This is something Cronenberg’s producers—Pierre David, Victor Solnicki, and Claude Héroux—apparently understood; Cronenberg’s creative eccentricities, after all, were the cornerstone of their empire, of which Scanners was the greatest success. “The way Videodrome really started,” Cronenberg remembers, “was Pierre saying that he wanted to do another picture with me, and me reciprocating. I met with him in Montreal and told him, in just a few words, the basic plot; it was only the first part of the movie I described to him, and it sounded more like a thriller than anything, in that limited description, and he liked what I said. But when I started writing it and all of these other things started to leap out at me, I really thought they would reject it. What I was writing was so much more extreme than my premise had suggested. To my surprise, all three of them loved it! I can’t tell you how surprised I was, because I thought I’d been going nuts all alone in my little room. Claude, in fact, said that he liked it best of anything I’d written but that if we shot it as it was written, it’d get a triple X for sure. I told him I had written it in a more extreme fashion than I would want to see it on the screen myself.”
The “wild” first draft of Videodrome was the script that got the production its major talent—actors James Woods and Deborah Harry, special makeup effects artist Rick Baker and his EFX Inc. crew, and many other essential players—but production began with a toned down (and unfinished) second draft. Throughout the production schedule, Cronenberg wrote new scenes and rewrote old ones, and new sheets were distributed to crew members regularly. The writing of Videodrome continued up until the very last day of shooting, December 19. Additional makeup effects photography was done in March 1982; the need to shoot a revised climax brought the crew back to Toronto for two days in May; and further changes were effected in the editing room. Rather miraculously, Videodrome doesn’t hint at any such instability in its final cut; it was Cronenberg’s most imaginative, stylized, satirical, and disturbing film to date.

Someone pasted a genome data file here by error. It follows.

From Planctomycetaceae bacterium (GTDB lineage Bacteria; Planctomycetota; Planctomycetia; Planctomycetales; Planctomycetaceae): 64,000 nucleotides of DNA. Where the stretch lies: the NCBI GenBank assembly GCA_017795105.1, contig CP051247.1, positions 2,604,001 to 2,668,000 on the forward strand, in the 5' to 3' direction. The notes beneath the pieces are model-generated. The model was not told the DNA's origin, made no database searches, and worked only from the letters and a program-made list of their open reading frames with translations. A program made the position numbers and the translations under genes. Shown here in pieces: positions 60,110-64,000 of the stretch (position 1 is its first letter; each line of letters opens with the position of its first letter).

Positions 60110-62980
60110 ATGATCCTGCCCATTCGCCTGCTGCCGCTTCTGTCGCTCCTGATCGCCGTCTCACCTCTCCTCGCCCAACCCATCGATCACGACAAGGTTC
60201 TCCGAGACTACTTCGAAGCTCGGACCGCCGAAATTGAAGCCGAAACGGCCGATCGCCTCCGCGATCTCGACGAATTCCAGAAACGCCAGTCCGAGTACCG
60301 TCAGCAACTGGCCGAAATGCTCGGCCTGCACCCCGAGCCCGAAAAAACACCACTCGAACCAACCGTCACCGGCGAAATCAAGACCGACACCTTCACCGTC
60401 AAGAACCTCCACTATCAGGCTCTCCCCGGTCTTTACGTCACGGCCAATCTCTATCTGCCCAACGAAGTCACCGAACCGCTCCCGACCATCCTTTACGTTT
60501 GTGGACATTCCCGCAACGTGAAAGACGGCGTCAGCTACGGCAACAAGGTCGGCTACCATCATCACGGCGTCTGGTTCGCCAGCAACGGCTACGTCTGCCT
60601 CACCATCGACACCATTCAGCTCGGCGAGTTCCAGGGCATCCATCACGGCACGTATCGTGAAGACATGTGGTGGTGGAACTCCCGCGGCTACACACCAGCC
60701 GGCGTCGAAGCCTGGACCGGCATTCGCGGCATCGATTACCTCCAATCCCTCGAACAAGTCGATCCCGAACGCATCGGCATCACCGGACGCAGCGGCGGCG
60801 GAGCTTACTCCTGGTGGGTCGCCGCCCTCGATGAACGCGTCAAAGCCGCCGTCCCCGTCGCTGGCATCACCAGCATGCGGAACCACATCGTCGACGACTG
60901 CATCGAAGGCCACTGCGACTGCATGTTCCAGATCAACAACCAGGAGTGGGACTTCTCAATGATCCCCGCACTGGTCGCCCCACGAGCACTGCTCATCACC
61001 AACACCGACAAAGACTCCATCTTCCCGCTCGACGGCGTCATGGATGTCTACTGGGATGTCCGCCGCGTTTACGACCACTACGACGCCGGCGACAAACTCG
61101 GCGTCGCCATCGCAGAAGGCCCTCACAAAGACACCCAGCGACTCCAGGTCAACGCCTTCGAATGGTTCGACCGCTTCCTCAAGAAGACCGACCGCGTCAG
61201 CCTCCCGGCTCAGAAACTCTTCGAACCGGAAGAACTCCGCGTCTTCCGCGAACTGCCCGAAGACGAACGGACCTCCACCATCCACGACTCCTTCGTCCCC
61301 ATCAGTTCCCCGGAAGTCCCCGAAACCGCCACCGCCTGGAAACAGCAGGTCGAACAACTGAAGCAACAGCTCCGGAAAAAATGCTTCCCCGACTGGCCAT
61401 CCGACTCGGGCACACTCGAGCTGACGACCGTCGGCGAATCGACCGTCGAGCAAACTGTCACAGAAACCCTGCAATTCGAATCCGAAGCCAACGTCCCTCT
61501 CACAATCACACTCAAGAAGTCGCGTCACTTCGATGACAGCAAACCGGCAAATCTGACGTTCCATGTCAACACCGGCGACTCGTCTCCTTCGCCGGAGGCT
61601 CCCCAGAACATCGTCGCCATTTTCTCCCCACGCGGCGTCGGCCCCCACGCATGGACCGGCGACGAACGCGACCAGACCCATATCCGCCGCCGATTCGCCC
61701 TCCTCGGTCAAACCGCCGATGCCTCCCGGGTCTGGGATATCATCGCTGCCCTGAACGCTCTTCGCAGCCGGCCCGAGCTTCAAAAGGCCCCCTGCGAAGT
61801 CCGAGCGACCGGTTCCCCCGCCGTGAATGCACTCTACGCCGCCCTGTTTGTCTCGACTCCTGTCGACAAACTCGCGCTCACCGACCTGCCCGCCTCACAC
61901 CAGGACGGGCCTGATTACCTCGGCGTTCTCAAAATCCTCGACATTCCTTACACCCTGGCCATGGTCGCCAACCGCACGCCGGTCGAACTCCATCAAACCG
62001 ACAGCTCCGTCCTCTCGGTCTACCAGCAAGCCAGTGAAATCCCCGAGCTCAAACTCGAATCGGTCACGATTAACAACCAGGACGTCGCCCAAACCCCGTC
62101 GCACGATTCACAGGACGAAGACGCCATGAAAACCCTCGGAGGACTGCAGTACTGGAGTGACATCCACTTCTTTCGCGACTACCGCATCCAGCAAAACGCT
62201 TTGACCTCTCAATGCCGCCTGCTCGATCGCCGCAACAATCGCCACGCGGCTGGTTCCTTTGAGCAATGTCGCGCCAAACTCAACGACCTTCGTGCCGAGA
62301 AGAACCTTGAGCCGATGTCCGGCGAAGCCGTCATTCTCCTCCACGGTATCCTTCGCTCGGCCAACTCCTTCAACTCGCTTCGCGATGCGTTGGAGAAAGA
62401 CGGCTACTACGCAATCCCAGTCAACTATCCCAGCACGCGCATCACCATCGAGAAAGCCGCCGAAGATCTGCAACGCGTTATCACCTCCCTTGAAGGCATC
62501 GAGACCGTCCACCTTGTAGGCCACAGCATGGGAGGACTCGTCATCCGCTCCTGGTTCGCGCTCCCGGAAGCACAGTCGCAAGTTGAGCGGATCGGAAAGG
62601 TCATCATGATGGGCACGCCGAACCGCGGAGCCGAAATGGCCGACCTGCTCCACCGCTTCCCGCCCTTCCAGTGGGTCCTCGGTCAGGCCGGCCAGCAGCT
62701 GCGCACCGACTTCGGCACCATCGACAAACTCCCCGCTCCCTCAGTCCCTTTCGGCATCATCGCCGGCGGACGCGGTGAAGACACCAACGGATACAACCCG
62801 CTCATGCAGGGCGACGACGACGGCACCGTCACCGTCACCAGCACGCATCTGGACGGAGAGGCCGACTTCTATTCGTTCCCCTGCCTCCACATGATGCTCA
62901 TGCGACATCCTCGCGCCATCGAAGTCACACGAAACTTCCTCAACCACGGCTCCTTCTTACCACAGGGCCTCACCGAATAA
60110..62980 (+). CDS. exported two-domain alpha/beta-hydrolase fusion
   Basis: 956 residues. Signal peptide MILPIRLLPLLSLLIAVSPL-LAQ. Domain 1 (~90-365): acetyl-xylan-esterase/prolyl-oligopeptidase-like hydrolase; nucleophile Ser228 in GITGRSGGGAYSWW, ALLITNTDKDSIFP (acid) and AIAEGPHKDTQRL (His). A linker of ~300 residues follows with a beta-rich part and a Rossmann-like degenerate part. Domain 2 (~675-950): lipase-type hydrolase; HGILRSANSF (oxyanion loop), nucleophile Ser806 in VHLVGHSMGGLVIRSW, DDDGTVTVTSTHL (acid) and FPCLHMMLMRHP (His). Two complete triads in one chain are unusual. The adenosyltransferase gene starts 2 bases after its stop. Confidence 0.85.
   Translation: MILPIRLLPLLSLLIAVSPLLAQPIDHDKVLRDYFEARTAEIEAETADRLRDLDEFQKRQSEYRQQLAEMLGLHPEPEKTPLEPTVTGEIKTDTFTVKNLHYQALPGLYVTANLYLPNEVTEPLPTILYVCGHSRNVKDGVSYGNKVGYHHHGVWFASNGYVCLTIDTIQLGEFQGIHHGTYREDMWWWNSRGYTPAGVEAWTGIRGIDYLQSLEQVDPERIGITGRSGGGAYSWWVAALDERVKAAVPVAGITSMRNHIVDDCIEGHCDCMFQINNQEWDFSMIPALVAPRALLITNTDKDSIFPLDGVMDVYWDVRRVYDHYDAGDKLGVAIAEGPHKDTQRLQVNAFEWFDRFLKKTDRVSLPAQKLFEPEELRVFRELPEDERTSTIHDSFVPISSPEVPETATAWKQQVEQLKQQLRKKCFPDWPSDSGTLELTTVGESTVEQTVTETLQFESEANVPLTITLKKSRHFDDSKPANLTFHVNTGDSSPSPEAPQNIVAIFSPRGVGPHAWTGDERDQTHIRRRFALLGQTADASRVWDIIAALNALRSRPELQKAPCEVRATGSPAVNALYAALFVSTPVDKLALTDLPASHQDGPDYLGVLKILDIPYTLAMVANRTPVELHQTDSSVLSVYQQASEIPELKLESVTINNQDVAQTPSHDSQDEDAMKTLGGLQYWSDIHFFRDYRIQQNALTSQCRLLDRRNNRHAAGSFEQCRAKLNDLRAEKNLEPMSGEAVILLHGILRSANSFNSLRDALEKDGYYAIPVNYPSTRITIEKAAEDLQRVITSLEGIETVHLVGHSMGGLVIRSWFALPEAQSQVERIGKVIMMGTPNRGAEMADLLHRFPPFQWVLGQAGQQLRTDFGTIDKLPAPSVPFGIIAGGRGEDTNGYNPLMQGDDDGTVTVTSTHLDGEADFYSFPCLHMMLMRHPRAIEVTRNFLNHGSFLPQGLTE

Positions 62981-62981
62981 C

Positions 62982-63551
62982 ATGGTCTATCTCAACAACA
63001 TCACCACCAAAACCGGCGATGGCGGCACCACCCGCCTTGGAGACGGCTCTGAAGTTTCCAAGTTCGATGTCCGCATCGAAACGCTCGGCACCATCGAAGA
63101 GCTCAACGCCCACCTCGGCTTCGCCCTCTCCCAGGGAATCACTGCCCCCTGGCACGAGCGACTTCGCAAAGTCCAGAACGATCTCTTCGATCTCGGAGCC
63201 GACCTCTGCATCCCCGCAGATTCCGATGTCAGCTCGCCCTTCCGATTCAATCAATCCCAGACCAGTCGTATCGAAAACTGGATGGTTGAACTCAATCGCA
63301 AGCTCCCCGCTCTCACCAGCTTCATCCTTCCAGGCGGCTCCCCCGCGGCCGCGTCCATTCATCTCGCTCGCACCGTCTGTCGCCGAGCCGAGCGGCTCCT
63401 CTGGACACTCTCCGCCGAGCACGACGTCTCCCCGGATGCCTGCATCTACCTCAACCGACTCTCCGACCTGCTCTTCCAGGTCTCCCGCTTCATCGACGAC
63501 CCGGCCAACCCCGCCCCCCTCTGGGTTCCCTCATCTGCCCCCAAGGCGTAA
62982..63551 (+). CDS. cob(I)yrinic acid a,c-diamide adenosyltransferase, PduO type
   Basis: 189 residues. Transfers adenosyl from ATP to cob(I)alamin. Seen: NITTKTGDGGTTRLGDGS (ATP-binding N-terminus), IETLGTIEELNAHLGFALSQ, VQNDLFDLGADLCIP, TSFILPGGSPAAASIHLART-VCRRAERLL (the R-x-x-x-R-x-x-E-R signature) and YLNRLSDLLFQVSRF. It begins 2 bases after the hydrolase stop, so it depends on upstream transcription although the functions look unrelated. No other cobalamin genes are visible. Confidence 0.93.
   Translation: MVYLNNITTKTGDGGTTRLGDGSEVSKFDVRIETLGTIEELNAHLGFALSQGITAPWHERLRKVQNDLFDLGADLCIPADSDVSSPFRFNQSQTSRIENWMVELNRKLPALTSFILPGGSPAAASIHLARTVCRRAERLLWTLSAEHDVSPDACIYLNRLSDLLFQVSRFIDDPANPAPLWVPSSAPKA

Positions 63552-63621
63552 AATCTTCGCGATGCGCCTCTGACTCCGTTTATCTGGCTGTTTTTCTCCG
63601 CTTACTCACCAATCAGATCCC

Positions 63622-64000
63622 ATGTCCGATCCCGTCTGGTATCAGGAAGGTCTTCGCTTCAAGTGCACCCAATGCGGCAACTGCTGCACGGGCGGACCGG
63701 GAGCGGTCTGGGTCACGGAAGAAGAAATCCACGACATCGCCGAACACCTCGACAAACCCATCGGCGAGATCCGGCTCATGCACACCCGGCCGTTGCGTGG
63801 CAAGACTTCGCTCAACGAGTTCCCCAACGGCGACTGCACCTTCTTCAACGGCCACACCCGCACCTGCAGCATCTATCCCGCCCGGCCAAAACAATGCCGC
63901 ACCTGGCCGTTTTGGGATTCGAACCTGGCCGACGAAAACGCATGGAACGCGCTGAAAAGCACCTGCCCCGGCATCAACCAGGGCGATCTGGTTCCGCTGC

Principal Photography Begins
Videodrome’s first week of shooting—beginning October 19, 1981—was completely devoted to the videotaping of a variety of monitor inserts. These were the monologues of Professor Brian O’Blivion (Jack Creley); a number of brutal torture sequences for the “Videodrome” program; and Samurai Dreams and Apollo & Dionysus, two soft-porn programs that are pitched by salespersons to Max Renn’s Civic TV and that were scripted to be shown in excerpt. Cronenberg had worked with video before, making two episodes of the television program Peep Show, “The Victim” and “The Lie Chair,” in 1977 for the Canadian Broadcasting Company, but he felt some trepidation about working with it again. “I wasn’t looking forward to those sessions, I must say,” he admits. “I’d done it before, but on two-inch tape and with multiple cameras, so we could edit as we were shooting by going from camera to camera. There wasn’t any of that on Videodrome. It’s very strange; I never really felt I got those scenes, this time, until we reshot them off monitors. Both [director of photography] Mark [Irwin] and I are very fascinated by videotape; it has a whole other feel. But I was much happier when we were back to shooting film.”
Samurai Dreams was photographed in a rented corner of Toronto’s Global TV studios, on C-format one-inch tape, silent. On its own, outside Videodrome, it is a true curio: luxuriantly colorful and gracefully staged. “We shot it in half a day,” Irwin remembers, “and that’s where I came into the business—shooting porn [Ed Hunt’s Diary of a Sinner, 1974]—so I felt right at home. I told David that I hadn’t realized the Japanese were so raunchy, but he confessed that he’d made up all that Oriental ritualism surrounding the dildo. He’d had it carved the night before. The atmosphere on the set was very loose, very funny. The girl, who was French and spoke very little English, was very open to the whole thing, and there wasn’t any tension around to scare her away.” Asked about his striking ambience, Irwin says, “Well, to see it on the set, it looked a lot flatter than it does on a monitor. Had I shot Samurai Dreams on film, I would have had about six lights turned off to create that scene.” Watching the short unreel on a handy VCR, Irwin refers to the misty exterior tracking camera move as “my Kurosawa shot.”